Underpaid, underrepresented and unappreciated

Why the film industry and Hollywood should close their gender pay gap


Tanya Yarian

2020-graduated senior Lyanna Babakhanian handles the cameras and audio to help the Broadcast Club.

It is true that women have more opportunities now more than ever in the male-dominated film industry and Hollywood. The Center for the Study of Women in Television and Film finds that women are definitely inching up in the creative department, as the percentage of female creators went from 25 percent in 2018-2019 to 28 percent in 2019-2020. There is also an increase in the number of women that work behind the scenes of films, since the percentage of female producers, directors, writers, and editors has gone up from 25 percent in 2014-2015 to 31 percent in 2018-2019 and 2019-2020. 

Women’s representation may be rising, but a news report from San Diego State University shows that only 10 percent of directors who made the films in 2019 were female. Women are also still subject to gender bias because the distribution of men in comparison to women is significant, which causes women not pursue careers typically meant for men such as plumbing, maintenance and repair and even directing films. 

This even extends to those who act in Hollywood. Lauzen found that female characters are more likely to play roles such as wives or mothers, while males are more likely to be business executives or work-oriented roles. Specifically speaking, about 42 percent of females played work-oriented roles compared to 56 percent of males.

Spreading this information to those who enter the industry, especially at Clark, is vital because it offers more perspective on what the actual industry might be like for those who are currently taking Cinematography.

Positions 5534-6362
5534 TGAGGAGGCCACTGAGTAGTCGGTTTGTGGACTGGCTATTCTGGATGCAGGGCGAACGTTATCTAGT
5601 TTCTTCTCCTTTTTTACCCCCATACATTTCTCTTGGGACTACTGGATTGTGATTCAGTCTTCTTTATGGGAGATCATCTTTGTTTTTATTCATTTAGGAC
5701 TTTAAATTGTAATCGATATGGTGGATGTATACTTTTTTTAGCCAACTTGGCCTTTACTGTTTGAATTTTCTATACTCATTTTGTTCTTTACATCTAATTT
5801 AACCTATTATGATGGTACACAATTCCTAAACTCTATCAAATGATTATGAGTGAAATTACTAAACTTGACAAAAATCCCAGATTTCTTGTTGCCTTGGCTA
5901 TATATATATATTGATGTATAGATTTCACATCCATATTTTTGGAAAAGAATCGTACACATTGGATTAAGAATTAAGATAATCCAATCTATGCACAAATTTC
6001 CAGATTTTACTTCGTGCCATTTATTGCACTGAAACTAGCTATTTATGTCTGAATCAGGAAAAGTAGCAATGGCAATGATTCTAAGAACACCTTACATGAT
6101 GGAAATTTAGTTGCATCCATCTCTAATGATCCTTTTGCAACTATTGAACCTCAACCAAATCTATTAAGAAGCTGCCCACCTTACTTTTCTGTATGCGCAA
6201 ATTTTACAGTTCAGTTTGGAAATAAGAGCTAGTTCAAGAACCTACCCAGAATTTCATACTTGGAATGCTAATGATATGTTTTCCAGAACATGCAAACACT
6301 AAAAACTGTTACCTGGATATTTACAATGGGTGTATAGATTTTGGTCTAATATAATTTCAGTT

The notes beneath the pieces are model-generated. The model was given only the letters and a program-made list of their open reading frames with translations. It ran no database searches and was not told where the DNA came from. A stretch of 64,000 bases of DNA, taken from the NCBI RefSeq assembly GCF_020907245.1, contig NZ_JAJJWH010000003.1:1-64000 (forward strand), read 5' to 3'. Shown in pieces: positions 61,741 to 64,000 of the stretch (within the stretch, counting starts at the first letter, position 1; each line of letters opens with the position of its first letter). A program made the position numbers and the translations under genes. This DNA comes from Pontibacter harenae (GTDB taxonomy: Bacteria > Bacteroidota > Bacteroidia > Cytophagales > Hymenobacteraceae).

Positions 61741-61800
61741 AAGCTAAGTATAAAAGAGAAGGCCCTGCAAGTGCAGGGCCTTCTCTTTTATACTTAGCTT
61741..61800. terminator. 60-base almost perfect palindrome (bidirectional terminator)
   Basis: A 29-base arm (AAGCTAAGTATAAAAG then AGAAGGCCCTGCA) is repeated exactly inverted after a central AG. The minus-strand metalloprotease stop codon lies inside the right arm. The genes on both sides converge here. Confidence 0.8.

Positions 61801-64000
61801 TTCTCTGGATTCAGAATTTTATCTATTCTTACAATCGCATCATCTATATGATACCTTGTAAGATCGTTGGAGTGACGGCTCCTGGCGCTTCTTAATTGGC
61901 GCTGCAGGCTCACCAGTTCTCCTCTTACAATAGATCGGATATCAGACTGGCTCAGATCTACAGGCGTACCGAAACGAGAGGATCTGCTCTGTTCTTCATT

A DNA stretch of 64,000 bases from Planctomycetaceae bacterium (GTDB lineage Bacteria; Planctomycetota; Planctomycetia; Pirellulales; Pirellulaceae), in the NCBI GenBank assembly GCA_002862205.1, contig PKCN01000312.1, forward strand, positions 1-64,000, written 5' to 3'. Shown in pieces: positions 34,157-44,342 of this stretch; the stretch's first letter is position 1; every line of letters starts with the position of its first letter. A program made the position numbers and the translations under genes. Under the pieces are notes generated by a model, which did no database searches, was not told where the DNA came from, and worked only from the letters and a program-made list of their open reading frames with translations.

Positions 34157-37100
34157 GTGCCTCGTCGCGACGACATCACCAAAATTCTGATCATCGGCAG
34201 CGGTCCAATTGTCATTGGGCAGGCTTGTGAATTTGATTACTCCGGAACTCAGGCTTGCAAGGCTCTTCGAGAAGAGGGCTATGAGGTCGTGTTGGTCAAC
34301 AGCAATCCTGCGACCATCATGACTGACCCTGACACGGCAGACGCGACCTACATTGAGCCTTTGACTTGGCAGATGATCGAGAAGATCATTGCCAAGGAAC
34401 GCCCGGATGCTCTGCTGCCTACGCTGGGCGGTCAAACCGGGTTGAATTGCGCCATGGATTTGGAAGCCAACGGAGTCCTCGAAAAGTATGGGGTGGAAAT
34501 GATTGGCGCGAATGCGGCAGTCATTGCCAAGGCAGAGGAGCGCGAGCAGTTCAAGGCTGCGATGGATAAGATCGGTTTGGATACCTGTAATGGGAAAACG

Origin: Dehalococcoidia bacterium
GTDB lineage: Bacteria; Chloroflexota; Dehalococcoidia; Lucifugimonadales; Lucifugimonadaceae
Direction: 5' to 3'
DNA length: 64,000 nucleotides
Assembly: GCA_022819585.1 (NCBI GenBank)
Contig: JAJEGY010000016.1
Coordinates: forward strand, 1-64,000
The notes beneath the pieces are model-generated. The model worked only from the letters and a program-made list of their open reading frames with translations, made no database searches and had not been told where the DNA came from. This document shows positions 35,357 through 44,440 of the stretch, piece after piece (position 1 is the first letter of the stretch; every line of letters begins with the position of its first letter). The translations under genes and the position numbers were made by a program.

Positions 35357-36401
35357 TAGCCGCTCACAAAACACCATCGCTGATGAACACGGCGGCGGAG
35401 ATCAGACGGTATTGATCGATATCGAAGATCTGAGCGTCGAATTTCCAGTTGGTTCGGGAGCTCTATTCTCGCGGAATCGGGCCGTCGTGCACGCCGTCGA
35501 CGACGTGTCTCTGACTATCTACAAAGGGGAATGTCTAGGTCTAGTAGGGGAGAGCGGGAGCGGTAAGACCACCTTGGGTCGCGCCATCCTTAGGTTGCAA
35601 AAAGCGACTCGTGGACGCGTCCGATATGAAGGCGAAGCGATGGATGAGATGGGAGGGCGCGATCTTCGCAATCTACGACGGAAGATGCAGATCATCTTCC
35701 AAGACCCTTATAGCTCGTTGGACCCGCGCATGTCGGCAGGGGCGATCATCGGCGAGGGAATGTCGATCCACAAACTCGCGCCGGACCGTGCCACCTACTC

Senior Amanda Janoyan, who has aspirations of being in the film industry, is aware of this gender bias and expects to face challenges herself in the future. “Well… my number one fear is not being able to find jobs or be successful,” she said. “However, some other deep fears I have is not being respected by others on set and off, which I will not take lightly… and I plan to always stick up for myself.”

For every dollar a man makes in a professional setting, a woman makes about 79 cents. At first glance, it seems as if this slight difference doesn’t impact women’s lifestyles, but the truth is that these cents accumulate rapidly and snowball into nearly $10,000 per year that women are deprived of earning. Generally speaking, the Equal Pay Act of 1963 promised that women and men would be paid the same amount of money for the same job in the workplace and although this was a revolutionary movement that helped women start on the path to gender equality, it isn’t good enough.

Another reason behind why women are not being paid as much money as men are in the film industry is because of the lack of exposure for female-led films. According to a study released in 2016, mid-range budgeted films (those less than $25 million) directed by men were shown in theaters three times more than those directed by women. This further shows that women are severely underrepresented in both behind-the-scenes work and on-camera.

So what can be done to fix this issue? For starters, the gender pay gap can be sealed by ensuring that women earn their credit when credit is due and all subjective gender bias is mostly erased. By doing this, the film industry will have an equivalent playing field for both entering the industry and thriving in it. It can also inspire women who have goals in cinema like Janoyan.

“I’ve always been in love with film, ever since a young age. But when I started high school doing cinema and clubs involving cinema i realised it was my true passion,” Janoyan said. “If you know important people, they will say good things about you and eventually you will become one of those important people.”